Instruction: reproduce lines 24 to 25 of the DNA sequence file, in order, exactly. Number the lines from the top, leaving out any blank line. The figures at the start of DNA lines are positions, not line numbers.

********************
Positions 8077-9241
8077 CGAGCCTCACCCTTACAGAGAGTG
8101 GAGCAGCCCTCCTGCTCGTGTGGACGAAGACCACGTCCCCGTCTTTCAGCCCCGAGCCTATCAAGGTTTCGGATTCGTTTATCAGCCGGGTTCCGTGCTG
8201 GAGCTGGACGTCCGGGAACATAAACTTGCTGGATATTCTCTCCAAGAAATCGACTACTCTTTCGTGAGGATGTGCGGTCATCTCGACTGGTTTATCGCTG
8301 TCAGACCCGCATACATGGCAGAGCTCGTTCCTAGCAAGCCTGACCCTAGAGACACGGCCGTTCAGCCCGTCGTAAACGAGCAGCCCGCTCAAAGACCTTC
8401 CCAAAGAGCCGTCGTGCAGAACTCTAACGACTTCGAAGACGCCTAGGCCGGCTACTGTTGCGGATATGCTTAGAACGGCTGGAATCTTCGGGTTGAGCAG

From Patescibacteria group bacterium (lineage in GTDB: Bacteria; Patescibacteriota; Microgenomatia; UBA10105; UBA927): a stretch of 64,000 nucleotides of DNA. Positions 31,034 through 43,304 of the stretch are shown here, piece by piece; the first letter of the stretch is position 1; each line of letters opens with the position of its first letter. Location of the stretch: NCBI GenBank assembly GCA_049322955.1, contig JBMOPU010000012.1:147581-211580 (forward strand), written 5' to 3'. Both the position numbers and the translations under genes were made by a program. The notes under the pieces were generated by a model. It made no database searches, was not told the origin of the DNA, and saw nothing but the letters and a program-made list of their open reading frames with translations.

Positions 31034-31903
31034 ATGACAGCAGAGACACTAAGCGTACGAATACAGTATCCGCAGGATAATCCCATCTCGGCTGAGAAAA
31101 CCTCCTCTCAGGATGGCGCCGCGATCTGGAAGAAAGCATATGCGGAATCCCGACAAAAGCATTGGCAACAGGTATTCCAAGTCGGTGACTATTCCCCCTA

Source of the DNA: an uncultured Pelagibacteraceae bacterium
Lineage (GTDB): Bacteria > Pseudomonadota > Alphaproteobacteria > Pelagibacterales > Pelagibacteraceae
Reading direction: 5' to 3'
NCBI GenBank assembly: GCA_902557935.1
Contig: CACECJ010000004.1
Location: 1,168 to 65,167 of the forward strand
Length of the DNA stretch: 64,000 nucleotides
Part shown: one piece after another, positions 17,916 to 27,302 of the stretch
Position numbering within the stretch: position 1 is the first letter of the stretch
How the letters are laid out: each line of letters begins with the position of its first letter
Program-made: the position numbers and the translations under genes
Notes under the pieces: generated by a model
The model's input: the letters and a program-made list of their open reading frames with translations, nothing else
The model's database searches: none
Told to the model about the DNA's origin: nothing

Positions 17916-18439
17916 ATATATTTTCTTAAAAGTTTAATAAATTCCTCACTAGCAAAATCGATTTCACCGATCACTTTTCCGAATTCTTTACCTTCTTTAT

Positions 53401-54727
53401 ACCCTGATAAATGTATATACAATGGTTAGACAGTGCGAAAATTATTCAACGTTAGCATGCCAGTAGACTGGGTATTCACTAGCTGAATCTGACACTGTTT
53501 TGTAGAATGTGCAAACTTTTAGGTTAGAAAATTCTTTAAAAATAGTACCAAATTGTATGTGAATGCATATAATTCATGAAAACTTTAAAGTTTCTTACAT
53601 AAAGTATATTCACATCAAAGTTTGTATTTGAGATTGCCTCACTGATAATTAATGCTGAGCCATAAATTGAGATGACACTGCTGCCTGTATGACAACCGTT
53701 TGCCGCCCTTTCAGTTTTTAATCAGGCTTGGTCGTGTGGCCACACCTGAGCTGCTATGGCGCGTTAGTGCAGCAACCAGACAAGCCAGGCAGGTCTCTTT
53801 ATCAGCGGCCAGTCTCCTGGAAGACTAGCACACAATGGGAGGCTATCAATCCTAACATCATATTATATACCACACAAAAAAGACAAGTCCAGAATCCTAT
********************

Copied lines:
The model's database searches: none
Told to the model about the DNA's origin: nothing